Lie flat on your back with your knees pulled up, keeping your feet slightly apart. Inhale deeply through the nose, allowing your stomach to relax. Your stomach should balloon out as you breathe in. Imagine that your body is filling with energy on each inhalation. As you exhale, imagine the air being pushed out from the bottom of your lungs to the top. This breathing will promote deep relaxation, energy, and stress control. According to researchers, this exercise has a reducing effect on the number of hot flushes.


Gently ease your body into the day by rotating each joint 10 times in each direction. Sit flat on the floor, legs stretched out. Flex your toes first, rotate your feet at the ankles, then your lower legs at the knees and then bend your knees up to your chest 10 times with each leg separately to flex your hips.
For the upper body, start by stretching each finger separately in both directions, then rotating your wrists. For elbows, touch your shoulders then straighten the arms again and finish with 10 circles with your shoulders in each direction.

Work on the waist and spine, stand up and bend slowly down as far as you can without bending your knees, then follow with sideways bends with your arm outstretched above your head.


To release tension and increase energy, jump up and down in place for several minutes. Move your arms freely, shake out your wrists, and raise your arms over your head. Slowly rotate your head in both directions, then bend forward and back.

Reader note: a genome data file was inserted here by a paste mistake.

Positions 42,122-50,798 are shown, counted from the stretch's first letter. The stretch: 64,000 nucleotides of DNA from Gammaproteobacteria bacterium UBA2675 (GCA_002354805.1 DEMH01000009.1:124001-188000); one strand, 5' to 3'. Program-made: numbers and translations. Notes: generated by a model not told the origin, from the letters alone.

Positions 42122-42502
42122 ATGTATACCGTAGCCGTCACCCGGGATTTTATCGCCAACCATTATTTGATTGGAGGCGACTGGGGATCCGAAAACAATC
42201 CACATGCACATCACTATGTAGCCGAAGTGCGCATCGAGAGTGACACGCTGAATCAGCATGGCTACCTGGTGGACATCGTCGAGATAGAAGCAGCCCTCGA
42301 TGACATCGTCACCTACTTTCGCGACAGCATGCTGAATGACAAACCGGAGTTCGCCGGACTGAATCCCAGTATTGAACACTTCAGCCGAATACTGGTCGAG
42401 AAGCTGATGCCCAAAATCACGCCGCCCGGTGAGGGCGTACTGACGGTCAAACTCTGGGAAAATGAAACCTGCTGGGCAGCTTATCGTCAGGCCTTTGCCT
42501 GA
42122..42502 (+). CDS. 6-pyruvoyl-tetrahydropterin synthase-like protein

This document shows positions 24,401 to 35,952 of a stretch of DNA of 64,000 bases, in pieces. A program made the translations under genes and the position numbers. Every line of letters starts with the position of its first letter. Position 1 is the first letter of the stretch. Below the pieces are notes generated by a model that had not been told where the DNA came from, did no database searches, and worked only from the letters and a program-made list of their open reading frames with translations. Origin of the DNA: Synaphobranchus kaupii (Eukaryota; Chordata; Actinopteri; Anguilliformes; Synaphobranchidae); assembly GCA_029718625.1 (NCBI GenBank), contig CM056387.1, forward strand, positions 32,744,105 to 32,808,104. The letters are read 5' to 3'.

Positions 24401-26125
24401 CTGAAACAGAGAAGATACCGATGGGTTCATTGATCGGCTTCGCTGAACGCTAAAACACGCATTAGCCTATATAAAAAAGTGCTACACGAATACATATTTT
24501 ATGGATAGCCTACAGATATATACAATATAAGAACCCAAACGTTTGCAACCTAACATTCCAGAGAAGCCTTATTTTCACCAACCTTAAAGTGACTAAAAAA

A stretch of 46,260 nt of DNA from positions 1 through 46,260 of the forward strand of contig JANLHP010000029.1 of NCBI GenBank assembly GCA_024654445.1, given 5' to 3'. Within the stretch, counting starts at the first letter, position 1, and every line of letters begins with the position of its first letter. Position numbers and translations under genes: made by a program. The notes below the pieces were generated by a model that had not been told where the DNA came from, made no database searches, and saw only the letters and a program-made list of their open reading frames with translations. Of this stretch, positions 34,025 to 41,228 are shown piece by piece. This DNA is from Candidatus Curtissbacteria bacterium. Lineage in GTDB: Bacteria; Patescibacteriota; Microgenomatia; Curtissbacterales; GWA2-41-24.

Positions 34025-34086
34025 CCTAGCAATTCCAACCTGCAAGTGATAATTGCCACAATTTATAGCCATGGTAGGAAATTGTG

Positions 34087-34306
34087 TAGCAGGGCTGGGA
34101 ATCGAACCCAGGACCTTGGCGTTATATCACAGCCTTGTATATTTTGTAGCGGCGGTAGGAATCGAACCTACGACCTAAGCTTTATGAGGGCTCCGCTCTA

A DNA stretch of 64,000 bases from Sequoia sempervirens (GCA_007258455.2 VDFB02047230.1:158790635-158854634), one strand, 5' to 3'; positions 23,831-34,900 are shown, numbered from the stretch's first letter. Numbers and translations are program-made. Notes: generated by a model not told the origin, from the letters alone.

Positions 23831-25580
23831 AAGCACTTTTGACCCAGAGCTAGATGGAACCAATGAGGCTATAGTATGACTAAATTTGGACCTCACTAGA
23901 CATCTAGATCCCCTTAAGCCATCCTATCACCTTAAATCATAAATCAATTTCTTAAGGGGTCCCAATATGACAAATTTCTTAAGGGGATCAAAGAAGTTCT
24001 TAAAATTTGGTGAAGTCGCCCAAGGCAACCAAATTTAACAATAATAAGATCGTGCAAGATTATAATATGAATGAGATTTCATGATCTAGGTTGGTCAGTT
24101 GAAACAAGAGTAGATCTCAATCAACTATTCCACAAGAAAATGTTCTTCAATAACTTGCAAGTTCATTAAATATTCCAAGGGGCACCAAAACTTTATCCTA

Yoga exercises level out instability by relaxing and gently stretching every muscle in the body, promoting better blood circulation and oxygenation to all cells and tissues. Finish off your morning routine with a few yoga positions, such as Downward Dog, Half Lotus and Cobra and remember to do a few deep breaths before you start going about your daily chores.


Darren Harding 
Fitness expert and personal trainer

Writing on behalf of Promensil

Wednesday, 23 January 2013

Good things to eat throughout menopause: Isoflavones

Menopause is a natural time in a woman's life during which time her periods cease. This should be a time when a woman's focus changes from the possibility of creating babies and her body working towards that every month, to a time to focus her growing energy outwardly and to enjoy becoming free of her monthly hormonal cycle. But sometimes all of a woman's energy is stolen to cope with quite severe menopausal symptoms such as hot flushes, weight gain, feeling down, low energy, mood swings, bone loss and insomnia.

When a woman is healthy and her hormones are in balance there should be no symptoms of menopause. In fact women in Asia are reported to have less menopausal symptoms. This is thought to be due to their diets high in legumes (chickpeas, soya etc.), which are high in phytoestrogens (isoflavones). These compounds help to block the uptake of synthetic chemical oestrogen (not good) at the same time as helping to keep our own natural body levels of oestrogen higher (good). Luckily diet and taking certain nutritional supplements can help with hormone imbalance.

Increasing foods high in phytoestrogens, such as the isoflavones can help. These foods can be found in the soy foods such as tofu, tempeh and soy milk. Someone suffering from menopausal symptoms could swap some of their dairy foods for soy milk, soy yogurt and even soy cheese and notice a difference. Other foods high in isoflavones are chick peas, split peas and beans, alfalfa and linseeds. Also clover sprouts and red clover. Red clover supplements are useful to take as they have a higher concentration of isoflavones and so give a higher level of relief.

Sharon Kaye DipION
Writing for Promensil